Dropwise cooling represents a major subject of interest for both academic and industrial researches. The present work is focused on investigating the thermal transient occurring as two water droplets are gently released (We < 30) onto a heated solid surface. This latter has been kept at initial temperature lower than 373.15 K to analyze the single-phase-evaporation regime. To the purpose, both an experimental and a numerical approach have conveniently been employed. Infrared thermography has been used to evaluate the temperature trend at the solid-liquid interface: an experimental facility has been built to carry out measurements from below, thus realizing a fully non-intrusive approach. A transparent-crystal disk has been inserted to serve as the solid substrate; its upper surface has been painted by a black coating, thus providing a black-body surface as the solid-liquid interface. The infrared thermocamera has been placed below and perpendicular to that surface; temperature has been thereby measured, being emissivity a known parameter. A numerical code has been developed to predict the involved physical phenomena: temperature trend, evaporation time and evaporated flux result from discretizing the three-dimensional energy-diffusion equation by the finite-volume method. Moreover, the model is based on structured non-uniform mesh to adapt to the occurring temperature gradients. Very good agreement is shown between experimental and numerical outcomes in terms of thermal transient and recovery.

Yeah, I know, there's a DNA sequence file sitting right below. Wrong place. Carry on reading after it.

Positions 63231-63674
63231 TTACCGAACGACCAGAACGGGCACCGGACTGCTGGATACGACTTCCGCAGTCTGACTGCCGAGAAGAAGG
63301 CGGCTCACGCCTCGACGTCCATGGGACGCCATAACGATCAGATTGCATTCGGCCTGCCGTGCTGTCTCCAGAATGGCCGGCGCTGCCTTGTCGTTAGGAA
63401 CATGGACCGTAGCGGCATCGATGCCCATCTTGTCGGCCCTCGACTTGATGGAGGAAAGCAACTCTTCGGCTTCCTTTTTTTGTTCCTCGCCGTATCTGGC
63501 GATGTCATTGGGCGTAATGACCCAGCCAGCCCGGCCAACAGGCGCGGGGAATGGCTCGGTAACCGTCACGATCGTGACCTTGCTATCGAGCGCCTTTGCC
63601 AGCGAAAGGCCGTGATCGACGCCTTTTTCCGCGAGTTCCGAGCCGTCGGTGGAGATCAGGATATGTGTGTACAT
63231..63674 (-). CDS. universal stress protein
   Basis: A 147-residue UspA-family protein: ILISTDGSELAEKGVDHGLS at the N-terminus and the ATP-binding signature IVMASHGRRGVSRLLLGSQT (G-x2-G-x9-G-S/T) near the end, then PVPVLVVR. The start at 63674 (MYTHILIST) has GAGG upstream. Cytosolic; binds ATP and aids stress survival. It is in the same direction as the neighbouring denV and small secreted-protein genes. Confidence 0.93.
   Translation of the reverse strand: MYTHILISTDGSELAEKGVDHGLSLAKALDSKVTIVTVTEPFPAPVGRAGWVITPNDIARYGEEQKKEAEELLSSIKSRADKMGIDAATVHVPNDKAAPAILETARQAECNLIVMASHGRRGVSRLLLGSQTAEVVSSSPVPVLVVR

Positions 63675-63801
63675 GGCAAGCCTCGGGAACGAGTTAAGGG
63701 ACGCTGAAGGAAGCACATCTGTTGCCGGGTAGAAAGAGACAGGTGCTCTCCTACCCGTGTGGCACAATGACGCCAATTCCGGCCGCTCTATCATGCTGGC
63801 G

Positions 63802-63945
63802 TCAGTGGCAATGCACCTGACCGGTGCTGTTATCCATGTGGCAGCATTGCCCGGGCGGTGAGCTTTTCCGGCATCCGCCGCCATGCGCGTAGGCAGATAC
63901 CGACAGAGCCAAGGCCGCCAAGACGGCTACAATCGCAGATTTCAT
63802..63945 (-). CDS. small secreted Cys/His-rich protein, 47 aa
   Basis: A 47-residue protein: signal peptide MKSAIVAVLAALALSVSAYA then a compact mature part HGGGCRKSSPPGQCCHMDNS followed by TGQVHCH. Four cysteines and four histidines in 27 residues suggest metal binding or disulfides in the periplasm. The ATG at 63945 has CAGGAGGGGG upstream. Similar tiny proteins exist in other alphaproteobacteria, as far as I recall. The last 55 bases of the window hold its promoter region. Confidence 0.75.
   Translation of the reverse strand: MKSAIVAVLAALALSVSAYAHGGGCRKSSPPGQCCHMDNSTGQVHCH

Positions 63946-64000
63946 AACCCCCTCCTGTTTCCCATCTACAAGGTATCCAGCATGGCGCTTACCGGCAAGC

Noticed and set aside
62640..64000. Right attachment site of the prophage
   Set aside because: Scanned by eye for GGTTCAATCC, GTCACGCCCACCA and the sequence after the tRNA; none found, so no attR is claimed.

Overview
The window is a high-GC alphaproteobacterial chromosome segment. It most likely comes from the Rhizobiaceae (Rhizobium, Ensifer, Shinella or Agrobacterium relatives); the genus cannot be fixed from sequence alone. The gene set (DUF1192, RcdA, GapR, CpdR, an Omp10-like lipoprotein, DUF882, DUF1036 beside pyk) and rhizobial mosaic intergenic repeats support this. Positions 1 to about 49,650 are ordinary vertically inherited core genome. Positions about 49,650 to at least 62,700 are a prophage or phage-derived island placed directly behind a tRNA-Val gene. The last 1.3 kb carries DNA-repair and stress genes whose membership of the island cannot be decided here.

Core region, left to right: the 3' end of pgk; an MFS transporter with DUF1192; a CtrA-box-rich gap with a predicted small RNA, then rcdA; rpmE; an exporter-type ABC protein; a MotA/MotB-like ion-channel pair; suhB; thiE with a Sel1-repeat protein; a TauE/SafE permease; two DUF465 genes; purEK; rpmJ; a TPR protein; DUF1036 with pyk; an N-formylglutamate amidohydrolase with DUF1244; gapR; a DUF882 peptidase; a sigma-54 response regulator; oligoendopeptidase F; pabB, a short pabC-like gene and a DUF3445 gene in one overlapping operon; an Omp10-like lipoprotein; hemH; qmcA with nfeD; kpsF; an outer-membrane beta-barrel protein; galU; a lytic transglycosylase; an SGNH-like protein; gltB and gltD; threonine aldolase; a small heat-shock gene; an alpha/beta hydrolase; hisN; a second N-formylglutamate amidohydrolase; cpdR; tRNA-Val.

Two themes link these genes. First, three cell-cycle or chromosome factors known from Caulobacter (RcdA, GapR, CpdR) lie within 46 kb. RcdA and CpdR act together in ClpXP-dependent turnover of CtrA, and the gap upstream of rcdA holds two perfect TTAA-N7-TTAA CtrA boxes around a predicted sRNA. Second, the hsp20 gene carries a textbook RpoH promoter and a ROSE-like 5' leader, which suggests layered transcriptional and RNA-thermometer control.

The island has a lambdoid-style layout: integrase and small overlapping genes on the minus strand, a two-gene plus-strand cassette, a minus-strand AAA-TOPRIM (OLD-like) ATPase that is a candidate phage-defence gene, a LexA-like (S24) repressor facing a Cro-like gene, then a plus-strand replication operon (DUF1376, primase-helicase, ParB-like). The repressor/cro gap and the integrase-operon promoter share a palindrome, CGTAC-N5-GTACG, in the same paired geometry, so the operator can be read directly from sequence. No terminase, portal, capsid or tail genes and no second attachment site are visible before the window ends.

- Heat Transfer Division
Experimental and Numerical Analysis of Droplet Cooling
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Tartarini, P, Corticelli, MA, & Santangelo, PE. "Experimental and Numerical Analysis of Droplet Cooling." Proceedings of the 2010 14th International Heat Transfer Conference. 2010 14th International Heat Transfer Conference, Volume 6. Washington, DC, USA. August 8–13, 2010. pp. 677-685. ASME. https://doi.org/10.1115/IHTC14-22217
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